Bryan and Wyatt’s match opened the Rumble, and was pretty oddly structured for an era bent on mechanical pacing. Bryan worked Wyatt’s legs early with a series of kicks, and the match didn’t really hit the WWE Main Event Style until well into the proceedings. That was for the better, because different can be highly enjoyable. The finish was memorable, with Wyatt catching a Bryan dive into Sister Abigail against the crowd barrier, very suitably slick.

7. Tyler Breeze vs. Sami Zayn (NXT Takeover, May 29)

Takeover’s a serious contender for the best WWE show of 2014. The women’s match makes this list, and the NXT Championship bout between Adrian Neville and Tyson Kidd was a viable list candidate that just fell short. Breeze and Zayn’s number one contender match was the best of a well-executed card, hardly surprising given Zayn’s general Midas touch. However, the match served as Breeze’s coming-out party, making him one to watch.

Making anyone this generation’s Shawn Michaels is a risky proposition, equal to calling any NBA player “the next Jordan”, but WWE’s all in with making Breeze the risk-taking pretty boy incarnate of today. He was game on exchanging crazy moves with the experienced Zayn, including a weird reversal sequence that ended in an improvised powerbomb. The ending was also a creative bit of screwiness, involving a questionably-blatant low blow.

6. Cesaro vs. Sami Zayn (NXT Arrival, February 27)

Nothing better than a feud over who is simply “the better man.” Strange concept to some in power, but for my simple eyes, the Zayn/Cesaro rivalry was some of the most enjoyable wrestling over the past several years. After a two-out-of-three falls match that Cesaro won in August (hailed by many as the 2013′s best match), the story was Zayn was bent on avenging the loss, and challenged Cesaro to a final battle at WWE Network’s first major special.

The cat-and-mouse nature of the match, with Zayn’s eager risk-taking and Cesaro’s defiant power response, built feverishly to Cesaro gaining the definitive upper hand, and Zayn looking the beaten man. Cesaro even begged Zayn to stop kicking out, but Zayn countered the Neutralize. That led to Cesaro brutalizing him with Swiss Death, a discus uppercut, and the punctuating Neutralizer. Afterward, Cesaro gave Zayn the gesture of respect he’d wanted.

5. Randy Orton vs. Batista vs. Daniel Bryan (WWE WrestleMania XXX, April 6)

Nostalgia always feels best when its employment seems natural. There was no shoehorning of classic Attitude Era elements into the WrestleMania main event, which saw the use of a crooked ref, even more crooked authority figures, and a teased stretcher job for Bryan that turned into a Willis Reed comeback special. Add to it the legitimate want of the audience to see Bryan prevail, and the elements were there for a tremendous ‘Mania finale.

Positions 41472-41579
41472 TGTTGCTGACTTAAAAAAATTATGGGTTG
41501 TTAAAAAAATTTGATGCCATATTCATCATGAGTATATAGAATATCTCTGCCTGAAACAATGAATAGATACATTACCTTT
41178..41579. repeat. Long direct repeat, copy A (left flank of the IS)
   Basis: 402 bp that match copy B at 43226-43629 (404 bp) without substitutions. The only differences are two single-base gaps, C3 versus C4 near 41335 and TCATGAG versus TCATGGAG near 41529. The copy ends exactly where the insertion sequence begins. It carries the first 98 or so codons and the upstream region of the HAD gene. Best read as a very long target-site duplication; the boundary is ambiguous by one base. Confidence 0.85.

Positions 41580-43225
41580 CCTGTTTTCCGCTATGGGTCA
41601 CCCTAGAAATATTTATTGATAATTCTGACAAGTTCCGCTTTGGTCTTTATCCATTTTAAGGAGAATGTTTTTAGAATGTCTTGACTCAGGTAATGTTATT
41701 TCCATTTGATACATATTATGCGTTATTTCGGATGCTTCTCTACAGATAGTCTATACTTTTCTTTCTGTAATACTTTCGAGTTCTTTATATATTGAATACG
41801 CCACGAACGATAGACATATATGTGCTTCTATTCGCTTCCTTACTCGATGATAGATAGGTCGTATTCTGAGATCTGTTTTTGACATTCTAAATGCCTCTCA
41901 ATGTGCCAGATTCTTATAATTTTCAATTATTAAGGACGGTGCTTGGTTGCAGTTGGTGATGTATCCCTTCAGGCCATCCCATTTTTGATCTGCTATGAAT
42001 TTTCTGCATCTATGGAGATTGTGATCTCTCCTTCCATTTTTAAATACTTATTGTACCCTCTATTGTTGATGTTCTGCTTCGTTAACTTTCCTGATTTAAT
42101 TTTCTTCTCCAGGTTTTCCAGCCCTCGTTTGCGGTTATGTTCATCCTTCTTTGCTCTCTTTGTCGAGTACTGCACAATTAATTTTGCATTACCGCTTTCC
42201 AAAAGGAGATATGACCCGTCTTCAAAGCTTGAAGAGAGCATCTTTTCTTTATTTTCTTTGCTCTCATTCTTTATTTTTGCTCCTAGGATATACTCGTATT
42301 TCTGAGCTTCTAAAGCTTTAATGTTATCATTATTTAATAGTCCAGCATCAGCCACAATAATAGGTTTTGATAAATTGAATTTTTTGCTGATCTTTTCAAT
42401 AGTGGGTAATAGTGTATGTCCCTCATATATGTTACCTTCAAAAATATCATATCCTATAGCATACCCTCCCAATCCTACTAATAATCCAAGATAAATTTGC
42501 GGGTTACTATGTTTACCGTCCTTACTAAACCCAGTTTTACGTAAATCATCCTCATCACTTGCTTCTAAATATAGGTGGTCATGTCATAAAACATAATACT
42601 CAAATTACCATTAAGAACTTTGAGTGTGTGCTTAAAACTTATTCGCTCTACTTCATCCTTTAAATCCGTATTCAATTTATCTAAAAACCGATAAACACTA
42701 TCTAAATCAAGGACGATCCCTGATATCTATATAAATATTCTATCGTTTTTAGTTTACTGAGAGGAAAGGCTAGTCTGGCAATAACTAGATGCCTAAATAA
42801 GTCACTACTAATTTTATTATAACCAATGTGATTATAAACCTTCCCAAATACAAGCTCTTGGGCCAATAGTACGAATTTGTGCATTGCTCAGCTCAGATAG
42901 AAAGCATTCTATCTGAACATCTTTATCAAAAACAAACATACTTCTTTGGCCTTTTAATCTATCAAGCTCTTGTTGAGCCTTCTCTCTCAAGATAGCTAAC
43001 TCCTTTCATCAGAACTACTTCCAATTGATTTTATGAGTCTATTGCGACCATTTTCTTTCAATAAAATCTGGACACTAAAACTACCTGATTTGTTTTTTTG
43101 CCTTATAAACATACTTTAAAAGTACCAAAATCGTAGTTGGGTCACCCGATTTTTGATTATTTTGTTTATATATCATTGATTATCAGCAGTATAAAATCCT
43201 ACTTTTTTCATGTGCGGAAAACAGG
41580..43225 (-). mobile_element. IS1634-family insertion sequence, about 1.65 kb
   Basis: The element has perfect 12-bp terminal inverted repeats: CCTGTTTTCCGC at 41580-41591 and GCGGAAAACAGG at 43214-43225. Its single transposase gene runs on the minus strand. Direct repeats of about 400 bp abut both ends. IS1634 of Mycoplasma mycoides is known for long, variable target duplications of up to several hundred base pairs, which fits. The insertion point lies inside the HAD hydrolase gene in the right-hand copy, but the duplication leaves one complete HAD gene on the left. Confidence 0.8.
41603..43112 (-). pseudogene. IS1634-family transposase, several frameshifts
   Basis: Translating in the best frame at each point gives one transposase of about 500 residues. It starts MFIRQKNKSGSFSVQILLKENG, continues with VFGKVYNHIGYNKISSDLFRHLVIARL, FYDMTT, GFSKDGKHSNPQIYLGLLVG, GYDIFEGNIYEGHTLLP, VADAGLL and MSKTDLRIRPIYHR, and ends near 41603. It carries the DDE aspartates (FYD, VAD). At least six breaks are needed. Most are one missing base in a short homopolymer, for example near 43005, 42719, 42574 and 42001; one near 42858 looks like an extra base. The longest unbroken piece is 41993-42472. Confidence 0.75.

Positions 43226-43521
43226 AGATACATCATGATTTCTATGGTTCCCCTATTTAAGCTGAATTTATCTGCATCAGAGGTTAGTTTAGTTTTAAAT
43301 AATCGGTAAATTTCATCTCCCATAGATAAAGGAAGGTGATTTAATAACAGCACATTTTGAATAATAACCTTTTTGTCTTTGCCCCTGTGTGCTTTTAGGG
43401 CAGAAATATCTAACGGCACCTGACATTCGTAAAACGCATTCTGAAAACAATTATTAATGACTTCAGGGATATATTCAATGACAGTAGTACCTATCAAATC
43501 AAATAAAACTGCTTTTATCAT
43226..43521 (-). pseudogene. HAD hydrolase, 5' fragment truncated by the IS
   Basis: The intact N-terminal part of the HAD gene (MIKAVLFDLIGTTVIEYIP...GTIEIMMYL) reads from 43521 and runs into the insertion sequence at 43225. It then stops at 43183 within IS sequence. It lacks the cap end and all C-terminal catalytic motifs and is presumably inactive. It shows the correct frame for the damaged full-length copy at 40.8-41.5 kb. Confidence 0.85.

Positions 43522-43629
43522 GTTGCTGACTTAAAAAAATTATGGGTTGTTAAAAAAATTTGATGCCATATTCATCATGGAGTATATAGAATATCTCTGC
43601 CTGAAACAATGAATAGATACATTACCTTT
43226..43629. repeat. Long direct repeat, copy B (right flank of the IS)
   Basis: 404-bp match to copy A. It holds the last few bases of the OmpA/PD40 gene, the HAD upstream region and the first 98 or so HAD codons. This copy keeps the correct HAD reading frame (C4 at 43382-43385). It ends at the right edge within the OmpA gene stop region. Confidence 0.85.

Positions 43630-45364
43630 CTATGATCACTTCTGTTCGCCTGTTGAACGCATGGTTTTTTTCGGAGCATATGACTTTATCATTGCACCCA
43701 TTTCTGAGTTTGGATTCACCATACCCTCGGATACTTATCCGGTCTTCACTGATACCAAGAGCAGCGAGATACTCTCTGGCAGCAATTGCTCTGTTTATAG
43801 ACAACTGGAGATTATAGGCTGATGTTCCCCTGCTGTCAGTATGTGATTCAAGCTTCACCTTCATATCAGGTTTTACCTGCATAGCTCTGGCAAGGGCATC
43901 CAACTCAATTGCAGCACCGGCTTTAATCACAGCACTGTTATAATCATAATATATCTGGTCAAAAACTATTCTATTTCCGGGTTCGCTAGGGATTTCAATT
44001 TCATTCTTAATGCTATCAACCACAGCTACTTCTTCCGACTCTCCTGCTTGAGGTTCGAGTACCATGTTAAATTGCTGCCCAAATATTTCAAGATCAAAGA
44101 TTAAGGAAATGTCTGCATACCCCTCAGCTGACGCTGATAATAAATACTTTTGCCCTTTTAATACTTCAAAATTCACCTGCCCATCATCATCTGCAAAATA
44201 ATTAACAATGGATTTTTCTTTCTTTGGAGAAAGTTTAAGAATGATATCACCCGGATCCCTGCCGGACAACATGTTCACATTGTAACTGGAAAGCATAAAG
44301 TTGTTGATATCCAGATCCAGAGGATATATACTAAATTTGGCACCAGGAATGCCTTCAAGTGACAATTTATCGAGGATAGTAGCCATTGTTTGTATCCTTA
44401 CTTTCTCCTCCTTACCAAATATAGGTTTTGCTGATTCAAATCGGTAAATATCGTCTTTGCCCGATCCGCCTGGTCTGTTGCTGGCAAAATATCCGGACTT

It took a lot to get the crowd back into it after The Undertaker’s streak was startlingly ended less than an hour earlier by Brock Lesnar, but all three performers held their own, even the maligned Batista. The bomb/neckbreaker combo on Bryan through the table was memorably sick, and Bryan’s forcing of Batista to submit erupted the Superdome appropriately. If this were the Newlywed Game, WWE held up cards that had every fan answer correct in this one.

4. The Shield vs. Evolution (WWE Extreme Rules, May 4)

The Shield coming to Bryan’s rescue the night after WrestleMania kicked off a highly enjoyable run against the reformed Evolution (until Rollins was swiftly turned, apparently in response to low Memorial Day ratings if you believe the sheets). A rematch at the June 1 Payback event, under elimination and ‘no DQ’ rules, was pretty great in its own right, but the original from Extreme Rules remains the superior exhibition, with its faster pace and livelier crowd.

Rollins continued his campaign to become the modern WWE generation’s Jeff Hardy, doing so by leaping off of the upper deck at the IZOD Center onto Triple H, Randy Orton, and a sacrificial Dean Ambrose. Say what you will about Batista, but he’s been a good sport since the poorly-received comeback, putting over Roman Reigns clean as a sheet by eating the Superman punch, and the emphatic spear. WWE has issues creating stars, but got the Shield 100% correct.

3. John Cena vs. Cesaro (WWE Monday Night Raw, February 17)

If you’re given twenty minutes on free television to work with John Cena, and you’re still kicking around the midcard or upper midcard with little in the way of promising direction, chances are this is your litmus test. WWE seemed to be flirting with a true push of Cesaro in the preceding weeks, sticking him into the Elimination Chamber match, and even put him over champion Randy Orton in a non-title bout. So far so good, but the real test was at hand.

The win over Orton raised the possibility that he *could* beat Cena, instead of having it be the obvious “LOL CENA WINS” trope, and Cesaro held up his end. The most notable spot was the deadlift superplex, now a Cesaro staple, which was used on the B-shows before its unleashing on Raw. Cesaro did end up losing clean to Cena, but everyone had to be encouraged by what they saw, especially when the crowd went crazy for the Cesaro Swing attempts.

2. The Shield vs. The Wyatt Family (WWE Elimination Chamber, February 23)